Good food for all – locally, organic, diverse
Future workshop on agriculture and food
By Nina Treu
Our vision for 2048 centres around the questions what people will be eating and where food will come from. During the winter of 2019, around 20 visionaries – farmers, members of social movements and scientists – got to the bottom of these questions. They met at Kommune Waltershausen in Erfurt, a commune in a former doll factory, that has a large garden and produces its own food.
In 2048 there will be: good food for all, local value chains, a diversity of production plants, a circular economy.
In 2048 there are no more: Profits, dumping wages, environmentally destructive ways of farming.
Good food for all
The central feature of our vision is that everyone should not only have enough to eat, but that everyone should be able to eat good food. In 2048, the human diet will be healthy and sustainable (cf. EAT Lancet study). It will also be diverse, as everyone will be able to choose the foods and dishes autonomously. Most protein will be gained from plants, and the remaining, although much lower consumption, of meat and animal products will drop continuously. The logic of profit and efficiency regarding food will be overcome: Everyone will have access to food and be able to take proper time to eat. There will be many local supply possibilities, such as communal kitchens, communal food centres and collective food supply in schools and companies. Cities and villages will be “edible” spaces – food will be grown and harvested everywhere. We will have understood that food enhances our lives and will celebrate it.
Today’s agricultural system exploits soils and many farmers. A lot of money flows into large farms instead of supporting local and sustainable smallholder farms. This will have changed completely by 2048. The logic of profit will have made way for diverse types of business and farms. More people will be working here, enjoying more time and more personal contact with their customers. A radical redistribution of land and capital has enabled a new principle of commons: there will be no private land ownership anymore. Further, every intermediate product as well as products formerly seen as waste will be used as resources to enable a circular economy.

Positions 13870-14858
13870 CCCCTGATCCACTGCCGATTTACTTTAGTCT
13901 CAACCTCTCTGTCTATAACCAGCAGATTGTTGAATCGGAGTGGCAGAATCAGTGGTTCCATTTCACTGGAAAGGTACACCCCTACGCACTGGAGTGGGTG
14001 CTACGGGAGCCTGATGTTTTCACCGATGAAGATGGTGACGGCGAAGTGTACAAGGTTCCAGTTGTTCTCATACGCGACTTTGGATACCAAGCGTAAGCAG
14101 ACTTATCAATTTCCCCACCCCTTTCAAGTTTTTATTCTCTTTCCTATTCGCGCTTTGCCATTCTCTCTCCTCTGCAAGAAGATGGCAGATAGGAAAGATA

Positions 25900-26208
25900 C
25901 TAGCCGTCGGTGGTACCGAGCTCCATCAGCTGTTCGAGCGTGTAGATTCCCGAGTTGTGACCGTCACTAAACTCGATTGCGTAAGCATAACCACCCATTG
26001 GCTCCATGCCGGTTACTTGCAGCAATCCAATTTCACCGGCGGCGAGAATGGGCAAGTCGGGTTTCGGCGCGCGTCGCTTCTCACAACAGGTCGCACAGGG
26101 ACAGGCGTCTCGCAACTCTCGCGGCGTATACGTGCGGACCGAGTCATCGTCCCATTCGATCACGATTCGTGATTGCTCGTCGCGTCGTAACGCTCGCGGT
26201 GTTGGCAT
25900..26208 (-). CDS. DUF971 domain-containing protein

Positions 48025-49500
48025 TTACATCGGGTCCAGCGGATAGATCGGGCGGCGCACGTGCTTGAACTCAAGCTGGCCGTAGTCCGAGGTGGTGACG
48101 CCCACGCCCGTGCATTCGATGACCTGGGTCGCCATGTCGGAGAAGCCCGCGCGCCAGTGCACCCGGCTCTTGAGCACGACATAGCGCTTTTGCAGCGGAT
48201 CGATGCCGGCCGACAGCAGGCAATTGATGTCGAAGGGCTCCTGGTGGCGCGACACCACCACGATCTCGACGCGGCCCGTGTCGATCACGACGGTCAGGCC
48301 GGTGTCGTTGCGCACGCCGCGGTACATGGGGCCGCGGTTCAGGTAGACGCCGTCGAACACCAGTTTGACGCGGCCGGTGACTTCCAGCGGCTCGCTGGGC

Specialised but re-localised distribution
The distribution of goods will still largely be shaped by specialisation and division of work. However, thanks to locally organised processing and distribution, food will no longer have to travel around the globe before ending up on our plates. Everywhere, there will be small bakeries, butchers, mills, dairies and others. The variety of goods in cooperative stores will be smaller but qualitatively better. Children and youths will build a natural relationship with food production early on and will, therefore, be more interested in working in this area.
With the help of comprehensible technology
In 2048, technology will still be used as a replacement of hard manual labour or, where necessary, to improve the quality of the product. Processing technology will be used matching the resources, not the other way around. The technology in question will be easily intelligible, repairable and adopted to its use. Low-tech solutions will be popular (e.g. Kon-Tiki). The development of new technologies will be based on participative research and oriented towards practical relevance and the needs of their potential users. This will allow for effective mechanisation and digitalisation where necessary and favoured.
And the way forward?
This vision is faraway. Obviously, the social dimensions of agriculture and food cannot be changed in isolation. To overcome profit orientation and private ownership of production means as well as to enable a comprehensive democratisation, we need a great transformation. Here are a few ideas on what could happen regarding agriculture and food.
Using times of change
The climate crisis changes the conditions for agriculture. During the summer of 2019, there was a broad discussion in the German public about diminished harvests due to heat, drought, weather extremes and changes in rain patterns. Being able to see and feel the ramifications of climate change brings about changes in thinking about it, within the general public as well as politics. Our strong dependence on imports, increasing food prices and the possibility of shortages all open the discussion for new and sustainable food concepts organised around the idea of solidarity. The search for a holistic policy on food, that considers the needs of farmers, employees and the ecology, comes into focus.